Does your small business meet a need of your soon-to-be ex-employer? Don’t ignore this obvious opportunity. Most people want to do business with people they already know, which makes your almost-former boss (assuming you leave on good terms) a perfect potential customer.
Here are four steps to selling yourself to the powers that be:
1. If you’re quitting, tie up loose ends. You’re supposed to give two weeks’ notice before you quit. Give more warning if it will take you longer to complete current projects or tasks. Be complimentary and thankful for the time you’ve spent at the company. Highlight the lessons you learned — and how they inspired you to start your own company. Finally, if your new small business is in a competing field, assure your employer that you will not go after current customers. The idea is to leave on the best terms possible, so that the company is open to hiring you as a contractor.
2. If your departure is due to a layoff, negotiate as you leave. Maybe you didn’t expect to leave, and small-business ownership wasn’t in your immediate plans. Your current employer may consider hiring you as an independent contractor. If your contract does not include a severance package, and your layoff is because of company downsizing rather than performance, pitch your ability and willingness to serve as a consultant or contractor. If necessary, your negotiation tactics may include becoming a freelancer in place of receiving certain severance benefits.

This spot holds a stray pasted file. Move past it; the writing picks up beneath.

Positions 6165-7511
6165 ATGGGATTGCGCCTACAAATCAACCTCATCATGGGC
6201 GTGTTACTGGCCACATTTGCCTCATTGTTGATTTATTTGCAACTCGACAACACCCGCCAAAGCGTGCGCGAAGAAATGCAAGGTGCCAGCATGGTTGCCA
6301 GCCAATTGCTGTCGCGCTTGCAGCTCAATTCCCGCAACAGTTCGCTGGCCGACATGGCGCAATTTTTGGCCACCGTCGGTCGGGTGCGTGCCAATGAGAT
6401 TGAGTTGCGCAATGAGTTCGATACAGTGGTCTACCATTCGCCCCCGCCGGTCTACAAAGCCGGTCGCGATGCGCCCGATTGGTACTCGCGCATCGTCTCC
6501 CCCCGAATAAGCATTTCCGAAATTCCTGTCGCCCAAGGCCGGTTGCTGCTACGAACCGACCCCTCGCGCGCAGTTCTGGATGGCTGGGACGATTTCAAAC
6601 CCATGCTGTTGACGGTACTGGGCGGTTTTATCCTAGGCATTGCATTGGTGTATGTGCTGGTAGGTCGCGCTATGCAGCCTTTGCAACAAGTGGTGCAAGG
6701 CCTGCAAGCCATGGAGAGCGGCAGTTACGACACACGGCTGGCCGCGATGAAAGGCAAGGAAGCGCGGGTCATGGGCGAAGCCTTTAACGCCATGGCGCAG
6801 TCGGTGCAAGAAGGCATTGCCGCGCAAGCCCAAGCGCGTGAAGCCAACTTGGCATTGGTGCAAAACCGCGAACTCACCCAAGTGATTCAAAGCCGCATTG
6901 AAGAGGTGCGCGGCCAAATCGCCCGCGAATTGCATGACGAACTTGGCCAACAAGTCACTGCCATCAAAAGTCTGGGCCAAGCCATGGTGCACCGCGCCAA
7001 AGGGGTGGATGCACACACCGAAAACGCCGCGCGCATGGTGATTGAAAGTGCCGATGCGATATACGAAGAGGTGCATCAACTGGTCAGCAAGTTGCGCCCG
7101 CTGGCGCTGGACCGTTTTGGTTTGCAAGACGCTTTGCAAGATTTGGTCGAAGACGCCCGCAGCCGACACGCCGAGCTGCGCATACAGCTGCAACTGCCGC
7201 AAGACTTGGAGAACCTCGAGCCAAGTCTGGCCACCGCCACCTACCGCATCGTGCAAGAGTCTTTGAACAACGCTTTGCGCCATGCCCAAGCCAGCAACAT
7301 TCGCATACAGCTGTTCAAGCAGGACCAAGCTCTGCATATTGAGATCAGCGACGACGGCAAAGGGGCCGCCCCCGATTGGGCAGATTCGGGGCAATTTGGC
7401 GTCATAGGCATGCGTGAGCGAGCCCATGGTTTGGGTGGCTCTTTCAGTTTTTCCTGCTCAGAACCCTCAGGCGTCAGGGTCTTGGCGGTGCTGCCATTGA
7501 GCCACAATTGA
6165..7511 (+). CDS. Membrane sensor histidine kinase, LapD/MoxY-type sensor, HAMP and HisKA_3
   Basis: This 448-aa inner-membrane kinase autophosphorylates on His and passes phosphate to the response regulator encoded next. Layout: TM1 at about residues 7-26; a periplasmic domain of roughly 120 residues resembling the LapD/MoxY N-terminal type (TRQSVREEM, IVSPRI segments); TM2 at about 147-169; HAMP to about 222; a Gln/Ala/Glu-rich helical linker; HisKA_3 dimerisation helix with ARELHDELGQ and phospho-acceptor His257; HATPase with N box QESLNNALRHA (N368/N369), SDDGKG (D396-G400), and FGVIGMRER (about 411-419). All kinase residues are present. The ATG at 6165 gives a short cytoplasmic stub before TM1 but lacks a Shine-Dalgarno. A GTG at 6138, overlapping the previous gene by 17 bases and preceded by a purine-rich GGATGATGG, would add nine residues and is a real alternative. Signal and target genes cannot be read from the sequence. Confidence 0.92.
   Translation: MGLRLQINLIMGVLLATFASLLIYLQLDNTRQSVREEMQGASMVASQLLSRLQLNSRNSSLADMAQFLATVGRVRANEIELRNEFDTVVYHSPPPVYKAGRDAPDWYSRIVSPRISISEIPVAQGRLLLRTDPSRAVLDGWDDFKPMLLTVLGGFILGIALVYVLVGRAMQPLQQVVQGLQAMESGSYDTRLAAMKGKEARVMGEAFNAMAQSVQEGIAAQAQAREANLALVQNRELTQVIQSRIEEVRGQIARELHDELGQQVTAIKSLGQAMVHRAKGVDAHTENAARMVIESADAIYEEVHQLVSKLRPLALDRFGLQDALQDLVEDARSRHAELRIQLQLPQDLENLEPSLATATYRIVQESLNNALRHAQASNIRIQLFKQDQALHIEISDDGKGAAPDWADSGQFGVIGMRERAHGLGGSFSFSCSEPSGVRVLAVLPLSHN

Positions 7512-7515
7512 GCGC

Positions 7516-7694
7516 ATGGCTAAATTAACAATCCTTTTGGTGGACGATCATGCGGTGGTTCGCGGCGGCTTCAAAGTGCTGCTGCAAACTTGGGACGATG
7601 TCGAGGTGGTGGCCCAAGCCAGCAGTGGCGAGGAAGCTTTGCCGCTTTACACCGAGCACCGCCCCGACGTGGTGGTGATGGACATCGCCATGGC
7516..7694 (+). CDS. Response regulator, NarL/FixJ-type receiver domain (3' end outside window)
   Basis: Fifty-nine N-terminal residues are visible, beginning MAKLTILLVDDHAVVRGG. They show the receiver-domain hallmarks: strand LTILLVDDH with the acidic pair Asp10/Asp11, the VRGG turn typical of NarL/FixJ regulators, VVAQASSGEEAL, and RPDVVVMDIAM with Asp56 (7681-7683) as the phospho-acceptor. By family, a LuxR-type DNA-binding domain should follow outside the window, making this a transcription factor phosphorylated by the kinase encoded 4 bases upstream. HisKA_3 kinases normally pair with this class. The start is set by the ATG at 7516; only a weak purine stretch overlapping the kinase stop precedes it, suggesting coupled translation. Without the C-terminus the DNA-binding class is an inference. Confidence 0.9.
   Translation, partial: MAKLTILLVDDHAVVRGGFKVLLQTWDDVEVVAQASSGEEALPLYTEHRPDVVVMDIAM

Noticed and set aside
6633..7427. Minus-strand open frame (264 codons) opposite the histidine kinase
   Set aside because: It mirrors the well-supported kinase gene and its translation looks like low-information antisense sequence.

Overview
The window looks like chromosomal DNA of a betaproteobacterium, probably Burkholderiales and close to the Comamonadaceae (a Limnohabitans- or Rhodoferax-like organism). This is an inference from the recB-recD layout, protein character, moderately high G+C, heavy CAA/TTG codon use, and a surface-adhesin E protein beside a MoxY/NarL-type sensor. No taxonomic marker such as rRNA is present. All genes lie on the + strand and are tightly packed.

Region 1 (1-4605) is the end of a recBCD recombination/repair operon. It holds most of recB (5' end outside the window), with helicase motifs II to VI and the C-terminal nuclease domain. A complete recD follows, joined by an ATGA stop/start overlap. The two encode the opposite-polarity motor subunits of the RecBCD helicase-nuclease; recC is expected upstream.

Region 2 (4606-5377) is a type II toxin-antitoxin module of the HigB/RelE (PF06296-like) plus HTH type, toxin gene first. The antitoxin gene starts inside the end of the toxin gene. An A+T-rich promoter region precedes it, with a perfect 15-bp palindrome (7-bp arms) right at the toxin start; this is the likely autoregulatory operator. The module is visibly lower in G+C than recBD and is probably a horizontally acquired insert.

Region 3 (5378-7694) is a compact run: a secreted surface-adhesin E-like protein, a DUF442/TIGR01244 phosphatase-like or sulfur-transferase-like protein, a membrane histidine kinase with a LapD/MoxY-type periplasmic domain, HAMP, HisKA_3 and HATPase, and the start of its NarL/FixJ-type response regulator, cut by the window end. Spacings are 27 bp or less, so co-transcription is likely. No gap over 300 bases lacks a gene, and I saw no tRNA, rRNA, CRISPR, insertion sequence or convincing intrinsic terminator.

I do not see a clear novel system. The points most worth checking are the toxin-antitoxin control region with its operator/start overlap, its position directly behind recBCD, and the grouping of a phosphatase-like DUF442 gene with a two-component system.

3. Sell the “contractor” angle. There are obvious benefits to hiring an independent contractor. First, the hiring company does not have to provide health insurance or other benefits. Nor does it have to supply office space. In addition, hiring you as a contractor could eliminate the expense of training a new employee. Point out these and other advantages to your former employer.
4. Don’t just concentrate on your boss. To land business from your soon-to-be ex-employer, you’ll probably have to approach your boss or another high-level executive. Don’t overlook the opportunity to pitch co-workers in the process. If your business appeals to the people you’ve worked with, they could make great customers as well.
By the way, if you’re thinking about moonlighting vs. going solo full-time: Don’t try to double dip unless you have permission. If your side business might appeal to your current (and not former) employer, proceed with caution. Make your pitch only if you’re certain that your company has no policies against the practice and would be open to such an arrangement.